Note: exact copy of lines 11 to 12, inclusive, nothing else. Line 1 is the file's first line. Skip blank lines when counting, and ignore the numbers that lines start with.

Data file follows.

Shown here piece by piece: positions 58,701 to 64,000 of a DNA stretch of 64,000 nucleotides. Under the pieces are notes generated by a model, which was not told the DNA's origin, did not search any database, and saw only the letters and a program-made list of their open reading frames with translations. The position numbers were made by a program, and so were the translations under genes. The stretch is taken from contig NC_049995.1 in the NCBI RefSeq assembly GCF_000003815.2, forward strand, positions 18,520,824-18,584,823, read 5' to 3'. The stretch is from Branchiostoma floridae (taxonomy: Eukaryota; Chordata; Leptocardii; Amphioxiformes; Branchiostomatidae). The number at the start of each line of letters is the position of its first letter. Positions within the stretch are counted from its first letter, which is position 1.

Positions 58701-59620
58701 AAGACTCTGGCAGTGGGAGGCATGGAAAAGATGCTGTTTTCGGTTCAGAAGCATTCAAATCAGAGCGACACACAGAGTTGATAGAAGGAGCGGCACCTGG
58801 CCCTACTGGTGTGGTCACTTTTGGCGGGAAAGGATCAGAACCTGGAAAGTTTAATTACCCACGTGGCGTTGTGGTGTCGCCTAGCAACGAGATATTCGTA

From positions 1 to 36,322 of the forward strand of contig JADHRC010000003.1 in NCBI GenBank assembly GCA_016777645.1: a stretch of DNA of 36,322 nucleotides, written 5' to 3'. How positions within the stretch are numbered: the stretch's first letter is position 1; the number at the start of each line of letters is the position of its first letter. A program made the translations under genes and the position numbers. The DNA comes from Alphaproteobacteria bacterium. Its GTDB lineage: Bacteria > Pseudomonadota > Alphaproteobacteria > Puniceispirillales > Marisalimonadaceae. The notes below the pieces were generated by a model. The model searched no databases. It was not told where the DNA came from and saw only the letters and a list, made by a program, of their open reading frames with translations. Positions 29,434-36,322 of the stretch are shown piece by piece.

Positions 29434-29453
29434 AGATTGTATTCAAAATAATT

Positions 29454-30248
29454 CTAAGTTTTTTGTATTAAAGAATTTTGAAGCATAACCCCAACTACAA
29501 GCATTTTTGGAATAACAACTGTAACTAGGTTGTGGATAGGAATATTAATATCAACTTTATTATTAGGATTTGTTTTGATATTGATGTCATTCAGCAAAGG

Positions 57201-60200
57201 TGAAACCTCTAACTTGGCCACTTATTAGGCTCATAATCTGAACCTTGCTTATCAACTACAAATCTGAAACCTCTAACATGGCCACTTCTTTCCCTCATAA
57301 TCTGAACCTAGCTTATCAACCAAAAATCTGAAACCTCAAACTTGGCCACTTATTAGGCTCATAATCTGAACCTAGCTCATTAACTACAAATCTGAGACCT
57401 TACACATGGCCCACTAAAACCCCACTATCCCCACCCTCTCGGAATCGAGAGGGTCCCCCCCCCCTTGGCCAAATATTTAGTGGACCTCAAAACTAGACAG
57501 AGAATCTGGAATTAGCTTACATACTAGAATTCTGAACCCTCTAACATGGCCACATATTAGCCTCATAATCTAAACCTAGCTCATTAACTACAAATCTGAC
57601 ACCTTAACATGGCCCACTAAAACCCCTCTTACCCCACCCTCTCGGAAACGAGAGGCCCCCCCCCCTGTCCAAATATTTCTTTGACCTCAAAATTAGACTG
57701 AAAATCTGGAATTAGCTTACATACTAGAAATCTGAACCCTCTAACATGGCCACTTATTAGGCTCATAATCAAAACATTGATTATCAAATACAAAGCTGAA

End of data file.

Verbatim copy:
Positions 57201-60200
57201 TGAAACCTCTAACTTGGCCACTTATTAGGCTCATAATCTGAACCTTGCTTATCAACTACAAATCTGAAACCTCTAACATGGCCACTTCTTTCCCTCATAA